The Hooded Vulture is a scruffy looking Old World vulture.
It is the sole member of the genus Necrosyrtes, making this a monotypic genus within the family Accipitridae. This family includes eagles, kites, buzzards and hawks and they diverged from all other bird species 49.6 million years ago, during the Paleogene period. These birds practice monogamy, where males and females remain with one mate during a mating season, and will co-rear their young together as a team. Like other vultures, this species is a scavenger, feeding mostly from carcasses of dead animals and waste which it finds by soaring over savannah and around human habitation, including waste tips and abattoirs. They sometimes referred to as the “garbage collector” by locals. The major threats to this species include non-target poisoning, capture for traditional medicine and bushmeat – in Nigeria, a survey of medicinal traders found that Hooded Vulture was the most commonly traded species of culture, with 90% of all vulture parts traded belonging to the species, with an estimated 9,000 individuals traded over a six year period in West Africa. Declines have also been attributed to land conversion through development and improvements to abattoir hygiene and rubbish disposal. This species is widespread and found in a large number of protected areas. It is currently being surveyed in parts of its range, with larger scale monitoring planned. The Hawk Conservancy along with the Endangered Wildlife Trust are currently working on providing training and equipment for anti-poisoning teams so that field staff will have the skills and equipment to respond to a neutralise poisoned carcasses.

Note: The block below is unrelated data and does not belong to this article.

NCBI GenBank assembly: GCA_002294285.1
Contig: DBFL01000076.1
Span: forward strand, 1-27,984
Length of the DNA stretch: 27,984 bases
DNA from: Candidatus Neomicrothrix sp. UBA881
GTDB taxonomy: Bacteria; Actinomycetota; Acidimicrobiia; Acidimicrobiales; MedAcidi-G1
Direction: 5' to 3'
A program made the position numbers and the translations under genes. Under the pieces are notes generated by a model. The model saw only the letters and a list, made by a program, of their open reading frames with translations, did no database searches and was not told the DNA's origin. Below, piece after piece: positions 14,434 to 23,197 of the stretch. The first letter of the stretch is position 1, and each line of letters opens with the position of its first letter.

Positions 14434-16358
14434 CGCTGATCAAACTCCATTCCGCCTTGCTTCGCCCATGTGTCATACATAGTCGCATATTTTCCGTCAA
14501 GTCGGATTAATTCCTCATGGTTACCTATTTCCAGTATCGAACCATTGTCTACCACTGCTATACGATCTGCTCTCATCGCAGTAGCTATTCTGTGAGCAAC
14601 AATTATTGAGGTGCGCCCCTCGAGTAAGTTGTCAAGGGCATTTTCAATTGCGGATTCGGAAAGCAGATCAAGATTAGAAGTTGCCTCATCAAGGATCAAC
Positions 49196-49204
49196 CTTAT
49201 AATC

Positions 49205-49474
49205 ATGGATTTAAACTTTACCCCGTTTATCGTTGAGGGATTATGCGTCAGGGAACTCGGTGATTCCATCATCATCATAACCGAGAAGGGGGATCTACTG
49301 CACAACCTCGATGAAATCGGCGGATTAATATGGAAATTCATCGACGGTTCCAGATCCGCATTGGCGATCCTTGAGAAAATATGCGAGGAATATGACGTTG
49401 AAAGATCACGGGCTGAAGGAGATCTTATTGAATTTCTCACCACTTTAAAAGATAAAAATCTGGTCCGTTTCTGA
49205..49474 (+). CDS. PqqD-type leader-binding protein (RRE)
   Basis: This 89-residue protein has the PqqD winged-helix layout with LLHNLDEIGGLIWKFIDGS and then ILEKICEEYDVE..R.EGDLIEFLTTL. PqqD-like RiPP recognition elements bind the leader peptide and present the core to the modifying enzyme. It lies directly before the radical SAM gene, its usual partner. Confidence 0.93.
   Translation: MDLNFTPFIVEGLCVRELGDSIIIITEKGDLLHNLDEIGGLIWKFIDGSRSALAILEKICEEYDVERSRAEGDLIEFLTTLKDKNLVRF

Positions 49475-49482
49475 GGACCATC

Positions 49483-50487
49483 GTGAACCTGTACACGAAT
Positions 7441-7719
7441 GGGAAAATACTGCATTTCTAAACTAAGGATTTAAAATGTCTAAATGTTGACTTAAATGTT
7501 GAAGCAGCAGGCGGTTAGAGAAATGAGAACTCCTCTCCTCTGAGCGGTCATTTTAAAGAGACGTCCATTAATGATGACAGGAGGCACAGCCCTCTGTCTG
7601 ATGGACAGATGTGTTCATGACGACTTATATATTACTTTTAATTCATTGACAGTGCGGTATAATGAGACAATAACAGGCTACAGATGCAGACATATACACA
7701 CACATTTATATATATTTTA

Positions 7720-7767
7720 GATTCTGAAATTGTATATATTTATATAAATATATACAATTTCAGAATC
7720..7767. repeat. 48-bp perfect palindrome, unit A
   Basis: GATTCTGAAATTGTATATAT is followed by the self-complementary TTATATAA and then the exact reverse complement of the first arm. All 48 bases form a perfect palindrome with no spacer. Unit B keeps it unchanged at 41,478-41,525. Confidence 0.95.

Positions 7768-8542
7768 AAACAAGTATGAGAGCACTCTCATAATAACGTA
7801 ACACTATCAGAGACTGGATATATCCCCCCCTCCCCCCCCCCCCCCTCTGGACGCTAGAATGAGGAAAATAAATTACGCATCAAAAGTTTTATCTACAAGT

- Order: Accipitriformes
- Family: Accipitridae
- Population: 197,000
- Trend: decreasing
- Size: 60-79cm
This species is widespread in sub-Saharan Africa.
Habitat and Ecology
This species is often associated with human settlements north of the Equator, but is also found in open grassland, forest edge, wooded savanna, and desert and along coasts. They tend to occur at higher densities where populations of larger Gyps vultures are low or non-existent. They live up to 4,000 metres, but are most numerous below 1,800 metres. They feed mainly on carrion, but also insects. They are an arboreal nester and they lay a clutch of one egg.